Theravāda Buddhism scholar Steven Collins characterizes the Buddhist rejection of the term “self” as a “linguistic taboo” that served, among other purposes, to differentiate the Buddhist tradition from other traditions of ancient India which deployed the term “self” ubiquitously. How ironic, that No Self should become, in a sense, a self: the marker of a collective identity. And it is a sad truth that, as peaceful as the history of Buddhism has been in comparison with that of many other traditions, Buddhists have not been wholly free from the seductive lure of collective selves, as evidenced in the rival nationalisms that fueled the tragic civil war in Sri Lanka in recent years.

One could argue that, as the Buddhist tradition moved out of its place of origin, and the need to differentiate itself from the traditions of the Brahmins became less, the strictures on the use of the term “self” became relaxed. In Japanese Buddhism, for example, such as in the Zen tradition, one finds a greater willingness to refer to such concepts as our pure, original mind or our Buddha Nature as our “true self.” I remember being struck by this usage the first time I viewed an instructional video on Buddhism in Japan­–an episode of Ronald Eyre’s classic series on world religions, The Long Search–in which a young Zen practitioner describe’s Buddha as “your basic self.”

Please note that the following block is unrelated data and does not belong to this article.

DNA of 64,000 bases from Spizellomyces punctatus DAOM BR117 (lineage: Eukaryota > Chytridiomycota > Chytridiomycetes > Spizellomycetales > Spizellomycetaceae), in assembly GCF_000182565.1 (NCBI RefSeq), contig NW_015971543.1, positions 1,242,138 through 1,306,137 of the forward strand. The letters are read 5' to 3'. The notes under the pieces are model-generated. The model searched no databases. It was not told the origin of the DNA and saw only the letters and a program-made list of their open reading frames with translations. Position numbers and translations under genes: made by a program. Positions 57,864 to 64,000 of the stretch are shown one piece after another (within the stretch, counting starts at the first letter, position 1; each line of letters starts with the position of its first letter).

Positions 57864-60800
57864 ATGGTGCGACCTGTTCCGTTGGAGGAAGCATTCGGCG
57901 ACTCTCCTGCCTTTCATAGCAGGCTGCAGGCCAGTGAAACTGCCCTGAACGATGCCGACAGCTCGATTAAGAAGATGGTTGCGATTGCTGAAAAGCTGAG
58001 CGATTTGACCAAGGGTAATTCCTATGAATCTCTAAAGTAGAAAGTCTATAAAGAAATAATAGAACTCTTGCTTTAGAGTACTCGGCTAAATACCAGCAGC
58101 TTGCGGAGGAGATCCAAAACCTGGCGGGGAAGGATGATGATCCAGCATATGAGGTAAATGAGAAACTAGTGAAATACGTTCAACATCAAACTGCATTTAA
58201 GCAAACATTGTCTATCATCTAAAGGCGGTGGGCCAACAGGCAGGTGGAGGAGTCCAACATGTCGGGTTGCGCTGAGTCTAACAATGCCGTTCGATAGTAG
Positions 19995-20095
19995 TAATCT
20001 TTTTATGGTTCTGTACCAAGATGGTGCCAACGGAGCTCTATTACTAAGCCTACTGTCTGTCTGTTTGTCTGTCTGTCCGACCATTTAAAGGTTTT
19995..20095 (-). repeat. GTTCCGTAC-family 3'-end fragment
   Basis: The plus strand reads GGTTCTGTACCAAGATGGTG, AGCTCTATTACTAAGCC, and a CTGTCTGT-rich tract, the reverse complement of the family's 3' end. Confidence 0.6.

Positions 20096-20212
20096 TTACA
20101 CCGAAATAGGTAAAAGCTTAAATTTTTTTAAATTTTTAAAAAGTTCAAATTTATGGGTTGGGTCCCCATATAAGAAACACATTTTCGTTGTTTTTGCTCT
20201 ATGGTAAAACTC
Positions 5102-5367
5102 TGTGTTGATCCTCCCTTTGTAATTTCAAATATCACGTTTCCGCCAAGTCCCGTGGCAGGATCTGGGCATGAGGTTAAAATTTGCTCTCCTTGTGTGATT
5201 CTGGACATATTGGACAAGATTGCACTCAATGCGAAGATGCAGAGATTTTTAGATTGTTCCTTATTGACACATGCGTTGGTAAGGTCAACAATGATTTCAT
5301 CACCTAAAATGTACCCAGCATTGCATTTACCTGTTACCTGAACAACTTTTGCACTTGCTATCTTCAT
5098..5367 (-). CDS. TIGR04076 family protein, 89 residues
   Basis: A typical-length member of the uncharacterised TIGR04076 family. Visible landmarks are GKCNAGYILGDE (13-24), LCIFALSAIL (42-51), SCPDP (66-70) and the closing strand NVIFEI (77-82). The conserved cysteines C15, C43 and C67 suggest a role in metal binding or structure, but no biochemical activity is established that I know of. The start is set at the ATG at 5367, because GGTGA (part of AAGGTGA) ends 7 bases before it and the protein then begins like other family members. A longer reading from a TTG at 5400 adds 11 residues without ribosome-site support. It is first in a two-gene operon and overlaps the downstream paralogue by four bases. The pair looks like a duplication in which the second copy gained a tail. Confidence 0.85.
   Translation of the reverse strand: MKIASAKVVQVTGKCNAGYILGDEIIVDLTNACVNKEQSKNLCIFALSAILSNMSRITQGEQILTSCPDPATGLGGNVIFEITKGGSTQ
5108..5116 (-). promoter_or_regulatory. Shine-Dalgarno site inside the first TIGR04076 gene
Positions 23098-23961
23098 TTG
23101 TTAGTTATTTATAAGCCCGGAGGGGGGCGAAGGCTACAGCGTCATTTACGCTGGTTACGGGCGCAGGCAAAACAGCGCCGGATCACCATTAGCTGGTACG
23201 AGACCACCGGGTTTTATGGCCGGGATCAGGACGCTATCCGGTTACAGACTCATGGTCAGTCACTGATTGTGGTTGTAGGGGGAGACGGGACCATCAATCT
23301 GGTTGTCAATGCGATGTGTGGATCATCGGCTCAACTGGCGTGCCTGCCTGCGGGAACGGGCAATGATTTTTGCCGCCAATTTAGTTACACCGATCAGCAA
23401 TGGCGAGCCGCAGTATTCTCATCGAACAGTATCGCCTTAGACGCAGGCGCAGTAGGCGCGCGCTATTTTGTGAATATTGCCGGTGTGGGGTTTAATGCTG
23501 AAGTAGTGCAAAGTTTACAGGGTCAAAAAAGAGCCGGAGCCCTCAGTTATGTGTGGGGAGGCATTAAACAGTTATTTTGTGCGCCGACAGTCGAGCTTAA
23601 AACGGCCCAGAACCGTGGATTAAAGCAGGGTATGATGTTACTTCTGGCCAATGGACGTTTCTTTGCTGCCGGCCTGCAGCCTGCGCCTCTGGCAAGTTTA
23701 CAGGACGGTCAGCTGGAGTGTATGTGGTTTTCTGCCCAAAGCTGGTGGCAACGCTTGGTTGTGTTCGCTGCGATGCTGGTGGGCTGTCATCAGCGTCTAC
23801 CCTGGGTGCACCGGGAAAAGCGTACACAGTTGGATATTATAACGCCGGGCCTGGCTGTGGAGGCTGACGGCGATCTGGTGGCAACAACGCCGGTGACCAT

The carvings, Ajanta caves

The carvings, Ajanta caves

Beyond Words: Neither Self nor Not Self

It may appear the direction in which this essay is moving, particularly given its author’s professed Vedāntic proclivities, is toward suggesting, as modern Vedāntists from Swami Vivekananda to Sarvepalli Radhakrishnan have done–much to the expasperation of many good Buddhists, such as Walpola Rahula–the conclusion that the Buddha was really a Vedāntist all along, and that No Self is not really a denial after all of the Self that is so central to Vedāntic thought, but simply of the empirical ego, which Vedānta is one with Buddhism in rejecting.